Illegal Drug use although against the law is often considered a personal choice and many believe that in the spirit of freedom drugs ought to be legalized. But then we also know that many who use drugs cannot control themselves and thus end up abusers of drugs or become drug addicted. Recently this was discussed at length in an online think tank. One think tank member stated in the online discussion:
“I believe that if you are using intoxicants, regardless of what that substance is, meth, alcohol, cocaine… it doesn’t matter, as soon as you start interfering with another citizens right to quite and peaceful existence, by fighting, causing an accident, the need for emergency services to be deployed, etc then you face not only a criminal charge but an additional charge for drug abuse.”
Indeed there in lies the problem and it happens all too often unfortunately with drug users and experimenters who turn into drug addicts. Another think tank member partially agreed with this statement and further stated:
“I am glad we agree on that point. Your last point of stating abstractly that if we deny people the choice to experiment or decide for themselves that that which is brushed under the carpet will rear its ugly head in an inopportune time for the whole of humanity is well taken and I agree that living in denial of this real problem does no one any good at all and the current way we deal with drug abuse in this country is not working. The thought of decriminalization is bothersome, because it is sending a mixed message to the “just say no” theme, as if we tell kids it is bad news and then tell them it is legal, easy to get and available, then you see the problem. Although I have always thought that in Germany they have less problems with alcohol because they have made it so socially “okay” and thus kids would rather have a root beer than a shot of hard alcohol.”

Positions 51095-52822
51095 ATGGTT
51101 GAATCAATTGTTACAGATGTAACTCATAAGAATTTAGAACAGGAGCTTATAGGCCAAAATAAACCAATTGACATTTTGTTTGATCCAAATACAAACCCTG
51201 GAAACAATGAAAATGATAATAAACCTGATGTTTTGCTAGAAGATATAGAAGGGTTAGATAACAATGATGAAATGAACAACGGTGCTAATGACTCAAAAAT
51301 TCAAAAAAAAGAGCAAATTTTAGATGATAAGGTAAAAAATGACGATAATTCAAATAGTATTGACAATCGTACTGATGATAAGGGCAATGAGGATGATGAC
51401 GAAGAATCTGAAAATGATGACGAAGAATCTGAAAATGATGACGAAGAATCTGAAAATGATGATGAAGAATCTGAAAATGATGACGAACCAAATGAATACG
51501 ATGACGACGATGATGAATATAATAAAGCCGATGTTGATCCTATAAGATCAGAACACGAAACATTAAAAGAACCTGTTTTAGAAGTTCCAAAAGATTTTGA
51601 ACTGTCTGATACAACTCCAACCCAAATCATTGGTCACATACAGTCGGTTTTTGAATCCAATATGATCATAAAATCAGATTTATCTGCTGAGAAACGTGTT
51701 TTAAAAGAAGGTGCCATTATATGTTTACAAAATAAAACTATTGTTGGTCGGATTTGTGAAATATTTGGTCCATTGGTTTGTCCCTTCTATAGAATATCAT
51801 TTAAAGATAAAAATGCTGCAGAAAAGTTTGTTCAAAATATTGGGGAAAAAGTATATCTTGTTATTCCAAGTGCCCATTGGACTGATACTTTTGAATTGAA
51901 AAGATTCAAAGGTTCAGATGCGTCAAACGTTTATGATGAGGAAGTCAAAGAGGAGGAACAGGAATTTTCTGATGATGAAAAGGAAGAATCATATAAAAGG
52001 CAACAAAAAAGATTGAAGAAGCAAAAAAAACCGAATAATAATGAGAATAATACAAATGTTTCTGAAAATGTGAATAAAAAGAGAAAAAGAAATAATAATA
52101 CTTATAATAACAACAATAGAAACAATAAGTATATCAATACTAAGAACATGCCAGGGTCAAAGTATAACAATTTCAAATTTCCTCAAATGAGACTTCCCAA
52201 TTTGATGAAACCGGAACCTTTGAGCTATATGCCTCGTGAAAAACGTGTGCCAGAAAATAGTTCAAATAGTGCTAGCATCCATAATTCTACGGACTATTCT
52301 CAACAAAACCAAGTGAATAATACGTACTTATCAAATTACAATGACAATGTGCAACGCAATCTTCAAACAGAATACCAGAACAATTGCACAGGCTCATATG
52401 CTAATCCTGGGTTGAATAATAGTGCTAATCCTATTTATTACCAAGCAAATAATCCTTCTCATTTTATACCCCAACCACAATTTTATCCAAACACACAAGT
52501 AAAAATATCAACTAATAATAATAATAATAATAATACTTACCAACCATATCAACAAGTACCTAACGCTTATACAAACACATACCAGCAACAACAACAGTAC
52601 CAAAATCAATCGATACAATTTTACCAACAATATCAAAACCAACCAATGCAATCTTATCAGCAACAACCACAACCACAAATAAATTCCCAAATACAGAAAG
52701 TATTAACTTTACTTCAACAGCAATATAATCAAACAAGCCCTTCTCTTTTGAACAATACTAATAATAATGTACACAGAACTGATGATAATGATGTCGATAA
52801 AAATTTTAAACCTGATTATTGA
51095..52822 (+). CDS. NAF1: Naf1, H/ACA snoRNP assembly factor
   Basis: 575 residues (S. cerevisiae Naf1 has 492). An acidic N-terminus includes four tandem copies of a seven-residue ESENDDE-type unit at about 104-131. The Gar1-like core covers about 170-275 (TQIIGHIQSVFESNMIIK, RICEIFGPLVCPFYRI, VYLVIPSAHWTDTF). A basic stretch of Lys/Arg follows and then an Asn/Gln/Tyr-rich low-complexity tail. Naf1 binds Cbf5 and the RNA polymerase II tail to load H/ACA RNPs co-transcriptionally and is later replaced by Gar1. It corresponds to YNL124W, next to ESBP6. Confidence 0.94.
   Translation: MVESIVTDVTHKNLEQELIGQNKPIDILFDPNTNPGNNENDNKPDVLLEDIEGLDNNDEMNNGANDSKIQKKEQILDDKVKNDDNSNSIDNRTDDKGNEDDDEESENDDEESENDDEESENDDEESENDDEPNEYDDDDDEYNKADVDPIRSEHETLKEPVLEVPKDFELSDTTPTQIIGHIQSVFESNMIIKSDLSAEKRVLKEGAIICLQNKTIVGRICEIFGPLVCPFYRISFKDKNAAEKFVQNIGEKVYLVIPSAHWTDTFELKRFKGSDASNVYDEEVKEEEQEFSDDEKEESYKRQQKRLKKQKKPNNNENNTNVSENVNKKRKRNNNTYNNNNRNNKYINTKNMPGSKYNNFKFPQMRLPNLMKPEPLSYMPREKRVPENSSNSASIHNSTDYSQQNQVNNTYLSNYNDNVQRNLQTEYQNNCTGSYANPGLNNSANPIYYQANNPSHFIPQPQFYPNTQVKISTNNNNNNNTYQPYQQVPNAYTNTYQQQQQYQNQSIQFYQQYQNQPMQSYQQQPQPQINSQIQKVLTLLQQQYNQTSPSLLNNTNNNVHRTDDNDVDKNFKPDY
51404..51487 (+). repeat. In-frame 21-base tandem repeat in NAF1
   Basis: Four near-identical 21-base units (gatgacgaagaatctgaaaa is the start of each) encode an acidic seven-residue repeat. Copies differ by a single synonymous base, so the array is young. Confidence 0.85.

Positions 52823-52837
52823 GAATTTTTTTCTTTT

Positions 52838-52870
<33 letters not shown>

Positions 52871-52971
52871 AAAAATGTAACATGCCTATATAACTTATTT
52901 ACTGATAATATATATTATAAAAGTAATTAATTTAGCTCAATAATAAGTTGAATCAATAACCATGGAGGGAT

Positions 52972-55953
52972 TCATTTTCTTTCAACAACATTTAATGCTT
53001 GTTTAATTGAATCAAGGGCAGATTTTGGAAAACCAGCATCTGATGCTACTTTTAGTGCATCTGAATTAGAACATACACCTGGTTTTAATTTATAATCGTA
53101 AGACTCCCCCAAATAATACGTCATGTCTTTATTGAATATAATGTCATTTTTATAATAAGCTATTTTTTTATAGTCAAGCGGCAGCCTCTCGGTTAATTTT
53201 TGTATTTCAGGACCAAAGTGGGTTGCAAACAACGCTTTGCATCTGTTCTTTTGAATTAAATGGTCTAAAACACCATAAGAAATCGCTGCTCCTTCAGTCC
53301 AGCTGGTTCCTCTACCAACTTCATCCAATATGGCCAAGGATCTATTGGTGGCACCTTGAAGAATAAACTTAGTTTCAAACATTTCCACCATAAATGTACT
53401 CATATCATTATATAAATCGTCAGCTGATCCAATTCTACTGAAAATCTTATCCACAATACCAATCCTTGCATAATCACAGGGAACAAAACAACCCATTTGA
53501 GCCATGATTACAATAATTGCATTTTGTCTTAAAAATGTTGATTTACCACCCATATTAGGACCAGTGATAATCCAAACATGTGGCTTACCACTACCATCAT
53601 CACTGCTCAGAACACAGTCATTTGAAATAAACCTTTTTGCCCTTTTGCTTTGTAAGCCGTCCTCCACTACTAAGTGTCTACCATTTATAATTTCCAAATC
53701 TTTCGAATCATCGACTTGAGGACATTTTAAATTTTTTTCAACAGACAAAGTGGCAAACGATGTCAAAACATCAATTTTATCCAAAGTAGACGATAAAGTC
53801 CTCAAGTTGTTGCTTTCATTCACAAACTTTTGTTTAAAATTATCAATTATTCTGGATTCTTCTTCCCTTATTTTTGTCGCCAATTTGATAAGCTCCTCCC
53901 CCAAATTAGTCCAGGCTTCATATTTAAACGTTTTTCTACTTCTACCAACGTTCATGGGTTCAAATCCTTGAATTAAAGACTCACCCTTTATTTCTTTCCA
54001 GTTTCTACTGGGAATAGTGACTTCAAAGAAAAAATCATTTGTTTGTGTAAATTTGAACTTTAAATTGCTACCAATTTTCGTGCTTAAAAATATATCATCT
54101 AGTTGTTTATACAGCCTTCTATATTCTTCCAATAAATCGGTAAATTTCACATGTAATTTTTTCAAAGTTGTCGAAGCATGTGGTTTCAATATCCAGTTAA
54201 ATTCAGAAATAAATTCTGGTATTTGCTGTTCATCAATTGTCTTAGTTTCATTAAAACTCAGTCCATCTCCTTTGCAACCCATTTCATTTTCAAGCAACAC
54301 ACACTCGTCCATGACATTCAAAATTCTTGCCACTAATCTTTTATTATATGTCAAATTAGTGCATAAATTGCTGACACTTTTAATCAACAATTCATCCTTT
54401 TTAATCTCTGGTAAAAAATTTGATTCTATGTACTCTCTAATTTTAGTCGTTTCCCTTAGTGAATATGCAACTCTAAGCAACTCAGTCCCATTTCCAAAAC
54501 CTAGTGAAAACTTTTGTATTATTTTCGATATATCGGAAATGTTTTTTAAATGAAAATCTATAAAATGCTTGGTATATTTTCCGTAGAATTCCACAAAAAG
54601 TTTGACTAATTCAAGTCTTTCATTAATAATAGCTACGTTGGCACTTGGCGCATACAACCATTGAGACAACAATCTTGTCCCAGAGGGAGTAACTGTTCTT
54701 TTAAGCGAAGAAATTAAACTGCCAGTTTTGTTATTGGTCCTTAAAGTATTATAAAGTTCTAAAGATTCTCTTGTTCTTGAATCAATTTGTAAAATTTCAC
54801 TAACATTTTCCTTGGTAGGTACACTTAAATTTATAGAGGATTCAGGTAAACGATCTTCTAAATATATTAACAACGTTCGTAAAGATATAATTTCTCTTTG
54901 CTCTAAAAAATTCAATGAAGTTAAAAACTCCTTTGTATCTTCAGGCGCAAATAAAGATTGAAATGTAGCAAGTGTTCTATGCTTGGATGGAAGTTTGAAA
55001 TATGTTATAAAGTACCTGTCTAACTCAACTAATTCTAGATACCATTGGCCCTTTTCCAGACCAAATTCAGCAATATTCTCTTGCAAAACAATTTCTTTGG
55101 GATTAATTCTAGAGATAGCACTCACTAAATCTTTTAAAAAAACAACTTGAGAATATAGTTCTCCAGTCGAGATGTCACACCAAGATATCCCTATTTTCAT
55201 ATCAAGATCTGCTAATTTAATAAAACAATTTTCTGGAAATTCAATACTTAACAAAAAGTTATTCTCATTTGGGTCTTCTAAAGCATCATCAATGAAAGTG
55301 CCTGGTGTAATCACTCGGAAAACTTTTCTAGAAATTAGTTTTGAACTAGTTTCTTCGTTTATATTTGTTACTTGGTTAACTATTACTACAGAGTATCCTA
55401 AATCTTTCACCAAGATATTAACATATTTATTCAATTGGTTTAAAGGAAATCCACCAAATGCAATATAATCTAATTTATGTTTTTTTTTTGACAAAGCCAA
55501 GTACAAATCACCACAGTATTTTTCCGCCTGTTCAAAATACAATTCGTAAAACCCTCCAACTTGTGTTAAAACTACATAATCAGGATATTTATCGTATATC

The debate went on for many pages and is far from over. Of course the online think tank needs more input before rendering any sort of solution or issuing any type of report. We hope to have a national discussion on this subject and join with others who see problems and seek the best possible solution to the drug issues in American Society. Consider all this in 2006.